Mr. President, please stay off TV.
Published Sep 26, 2009
From the Newsweek magazine issue dated Oct 5, 2009
If ubiquity were the measure of a presidency, Barack Obama would already be grinning at us from Mount Rushmore. But of course it is not. Despite his many words and television appearances, our elegant and eloquent president remains more an emblem of change than an agent of it. He's a man with an endless, worthy to-do list—health care, climate change, bank reform, global capital regulation, AfPak, the Middle East, you name it—but, as yet, no boxes checked "done." This is a problem that style will not fix. Unless Obama learns to rely less on charm, rhetoric, and good intentions and more on picking his spots and winning in political combat, he's not going to be reelected, let alone enshrined in South Dakota.
The president's problem isn't that he is too visible; it's the lack of content in what he says when he keeps showing up on the tube. Obama can seem a mite too impressed with his own aura, as if his presence on the stage is the Answer. There is, at times, a self-referential (even self-reverential) tone in his big speeches. They are heavily salted with the words "I" and "my." (He used the former 11 times in the first few paragraphs of his address to the U.N. last week.) Obama is a historic figure, but that is the beginning, not the end, of the story.
There is only so much political mileage that can still be had by his reminding the world that he is not George W. Bush. It was the winning theme of the 2008 campaign, but that race ended nearly a year ago. The ex-president is now more ex than ever, yet the current president, who vowed to look forward, is still reaching back to Bush as bogeyman.
He did it again in that U.N. speech. The delegates wanted to know what the president was going to do about Israel and the Palestinian territories. He answered by telling them what his predecessor had failed to do. This was effective for his first month or two. Now it is starting to sound more like an excuse than an explanation.
Members of Obama's own party know who Obama is not; they still sometimes wonder who he really is. In Washington, the appearance of uncertainty is taken as weakness—especially on Capitol Hill, where a president is only as revered as he is feared. Being the cool, convivial late-night-guest in chief won't cut it with Congress, an institution impervious to charm (especially the charm of a president with wavering poll numbers). Members of both parties are taking Obama's measure with their defiant and sometimes hostile response to his desires on health care. Never much of a legislator (and not long a senator), Obama underestimated the complexity of enacting a major "reform" bill. Letting Congress try to write it on its own was an awful idea. As a balkanized land of microfiefdoms, each loyal to its own lobbyists and consultants, Congress is incapable of being led by its "leadership." It's not like Chicago, where you call a guy who calls a guy who calls Daley, who makes the call. The president himself must make his wishes clear—along with the consequences for those who fail to grant them.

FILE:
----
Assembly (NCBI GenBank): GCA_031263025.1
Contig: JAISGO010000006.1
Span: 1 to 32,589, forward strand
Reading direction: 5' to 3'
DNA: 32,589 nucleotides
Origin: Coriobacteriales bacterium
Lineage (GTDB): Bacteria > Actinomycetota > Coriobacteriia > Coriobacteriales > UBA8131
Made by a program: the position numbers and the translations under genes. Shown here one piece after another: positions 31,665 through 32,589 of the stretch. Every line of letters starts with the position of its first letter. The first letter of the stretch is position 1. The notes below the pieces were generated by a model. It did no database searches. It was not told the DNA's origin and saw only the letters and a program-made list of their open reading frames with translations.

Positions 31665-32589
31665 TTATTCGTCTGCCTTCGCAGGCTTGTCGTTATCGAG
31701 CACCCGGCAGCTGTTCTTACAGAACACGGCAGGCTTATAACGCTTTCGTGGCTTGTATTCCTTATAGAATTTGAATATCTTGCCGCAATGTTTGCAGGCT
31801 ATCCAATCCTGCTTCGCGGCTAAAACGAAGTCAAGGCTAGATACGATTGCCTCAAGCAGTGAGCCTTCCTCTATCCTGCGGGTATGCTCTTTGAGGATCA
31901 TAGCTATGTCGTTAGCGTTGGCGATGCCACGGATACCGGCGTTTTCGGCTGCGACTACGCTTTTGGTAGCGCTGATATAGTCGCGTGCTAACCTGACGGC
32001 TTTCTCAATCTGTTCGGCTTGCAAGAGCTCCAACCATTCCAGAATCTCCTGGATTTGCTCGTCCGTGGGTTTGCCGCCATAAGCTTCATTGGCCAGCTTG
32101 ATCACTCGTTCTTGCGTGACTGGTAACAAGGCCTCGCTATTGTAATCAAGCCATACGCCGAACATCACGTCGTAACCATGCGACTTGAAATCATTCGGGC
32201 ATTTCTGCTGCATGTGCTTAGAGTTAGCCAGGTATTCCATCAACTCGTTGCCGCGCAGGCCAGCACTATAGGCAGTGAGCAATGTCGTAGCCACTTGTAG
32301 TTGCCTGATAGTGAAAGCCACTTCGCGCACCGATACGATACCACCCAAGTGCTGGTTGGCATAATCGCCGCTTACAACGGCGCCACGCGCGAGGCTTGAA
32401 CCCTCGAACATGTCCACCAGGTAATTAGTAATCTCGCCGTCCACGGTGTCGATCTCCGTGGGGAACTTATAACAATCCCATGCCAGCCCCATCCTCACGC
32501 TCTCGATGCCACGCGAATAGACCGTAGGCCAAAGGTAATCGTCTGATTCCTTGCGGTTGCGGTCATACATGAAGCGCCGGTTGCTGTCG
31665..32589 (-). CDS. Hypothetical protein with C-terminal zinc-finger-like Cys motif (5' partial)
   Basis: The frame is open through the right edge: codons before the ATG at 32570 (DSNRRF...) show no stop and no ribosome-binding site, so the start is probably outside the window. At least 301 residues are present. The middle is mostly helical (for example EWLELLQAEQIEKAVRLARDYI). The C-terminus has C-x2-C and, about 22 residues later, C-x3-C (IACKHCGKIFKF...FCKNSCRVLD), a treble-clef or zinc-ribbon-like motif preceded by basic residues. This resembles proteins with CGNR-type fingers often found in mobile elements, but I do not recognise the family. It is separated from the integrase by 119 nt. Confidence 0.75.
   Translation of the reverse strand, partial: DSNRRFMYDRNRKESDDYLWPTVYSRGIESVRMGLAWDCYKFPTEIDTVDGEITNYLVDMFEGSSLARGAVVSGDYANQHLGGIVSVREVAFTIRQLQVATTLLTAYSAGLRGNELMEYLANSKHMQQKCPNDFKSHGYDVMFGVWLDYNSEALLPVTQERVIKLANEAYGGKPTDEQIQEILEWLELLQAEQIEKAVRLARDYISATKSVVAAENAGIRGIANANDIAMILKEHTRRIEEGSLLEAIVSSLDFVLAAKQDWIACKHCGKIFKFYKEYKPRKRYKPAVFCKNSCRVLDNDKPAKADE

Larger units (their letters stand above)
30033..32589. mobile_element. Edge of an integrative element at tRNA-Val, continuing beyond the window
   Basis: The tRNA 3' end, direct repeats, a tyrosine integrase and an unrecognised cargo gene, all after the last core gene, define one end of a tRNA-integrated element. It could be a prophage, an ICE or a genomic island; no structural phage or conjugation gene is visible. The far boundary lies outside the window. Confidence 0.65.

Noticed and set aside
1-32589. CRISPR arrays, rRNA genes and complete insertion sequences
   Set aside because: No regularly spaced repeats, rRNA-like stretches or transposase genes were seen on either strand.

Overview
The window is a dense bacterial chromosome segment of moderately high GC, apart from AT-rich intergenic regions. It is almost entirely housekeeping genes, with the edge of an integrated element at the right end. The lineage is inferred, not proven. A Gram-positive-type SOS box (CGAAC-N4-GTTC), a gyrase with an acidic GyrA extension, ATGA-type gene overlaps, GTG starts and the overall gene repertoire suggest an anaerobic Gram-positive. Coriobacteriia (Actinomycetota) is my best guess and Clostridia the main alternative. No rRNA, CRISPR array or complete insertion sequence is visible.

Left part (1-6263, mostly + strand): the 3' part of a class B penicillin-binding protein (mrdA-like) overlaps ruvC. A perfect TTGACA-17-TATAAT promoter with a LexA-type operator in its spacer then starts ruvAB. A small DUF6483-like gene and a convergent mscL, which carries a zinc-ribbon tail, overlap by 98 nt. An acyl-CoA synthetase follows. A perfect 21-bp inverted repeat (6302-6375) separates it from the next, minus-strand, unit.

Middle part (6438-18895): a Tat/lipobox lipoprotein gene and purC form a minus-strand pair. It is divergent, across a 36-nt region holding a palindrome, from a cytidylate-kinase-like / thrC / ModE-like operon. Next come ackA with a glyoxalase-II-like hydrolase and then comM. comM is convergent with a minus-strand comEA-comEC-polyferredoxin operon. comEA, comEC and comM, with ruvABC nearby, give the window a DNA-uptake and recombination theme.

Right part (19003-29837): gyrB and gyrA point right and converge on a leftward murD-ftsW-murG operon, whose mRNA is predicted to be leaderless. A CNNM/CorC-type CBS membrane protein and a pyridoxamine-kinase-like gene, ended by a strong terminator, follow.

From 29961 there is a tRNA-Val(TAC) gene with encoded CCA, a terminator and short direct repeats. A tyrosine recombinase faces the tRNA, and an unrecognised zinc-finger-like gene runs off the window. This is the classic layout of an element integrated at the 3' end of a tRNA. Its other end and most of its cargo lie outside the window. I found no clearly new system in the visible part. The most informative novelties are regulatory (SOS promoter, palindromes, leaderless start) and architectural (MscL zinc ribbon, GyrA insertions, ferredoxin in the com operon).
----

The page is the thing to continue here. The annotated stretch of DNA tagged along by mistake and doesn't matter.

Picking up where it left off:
The model is a man whose political effectiveness Obama repeatedly says he admires: Ronald Reagan. There was never doubt about what he wanted. The Gipper made his simple, dramatic tax cuts the centerpiece not only of his campaign but also of the entire first year of his presidency.
Obama seems to think he'll get credit for the breathtaking scope of his ambition. But unless he sees results, it will have the opposite effect—diluting his clout, exhausting his allies, and emboldening his enemies.
That may be starting to happen. Health-care legislation is still weeks, if not months, from passage, and the bill as it stands could well be a windfall for the very insurance and drug companies it was supposed to rein in. Climate-change legislation (a.k.a. cap-and-trade) is almost certainly dead for this year, which means that American negotiators will go empty-handed to the Copenhagen summit in December —pushing the goal of limiting carbon emissions even farther into the distance. In the spring Obama privately told the big banks that he was going to change the way they do business. It was going to be his way or the highway. But the complex legislation he wants to submit to Congress has little chance of passage this year. Doing Letterman again won't help. It may boost the host's ratings, Mr. President, but probably not your own.
Howard Fineman is also the author of The Thirteen American Arguments: Enduring Debates That Define and Inspire Our Country .